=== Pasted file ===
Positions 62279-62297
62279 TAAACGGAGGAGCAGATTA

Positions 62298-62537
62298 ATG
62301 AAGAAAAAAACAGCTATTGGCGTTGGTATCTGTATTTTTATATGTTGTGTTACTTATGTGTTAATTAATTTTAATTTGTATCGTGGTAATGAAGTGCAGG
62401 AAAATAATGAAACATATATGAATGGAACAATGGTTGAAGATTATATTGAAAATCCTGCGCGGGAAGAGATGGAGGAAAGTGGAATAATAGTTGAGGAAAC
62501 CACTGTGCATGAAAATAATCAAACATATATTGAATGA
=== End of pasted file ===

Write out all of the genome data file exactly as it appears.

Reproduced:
Positions 62279-62297
62279 TAAACGGAGGAGCAGATTA

Positions 62298-62537
62298 ATG
62301 AAGAAAAAAACAGCTATTGGCGTTGGTATCTGTATTTTTATATGTTGTGTTACTTATGTGTTAATTAATTTTAATTTGTATCGTGGTAATGAAGTGCAGG
62401 AAAATAATGAAACATATATGAATGGAACAATGGTTGAAGATTATATTGAAAATCCTGCGCGGGAAGAGATGGAGGAAAGTGGAATAATAGTTGAGGAAAC
62501 CACTGTGCATGAAAATAATCAAACATATATTGAATGA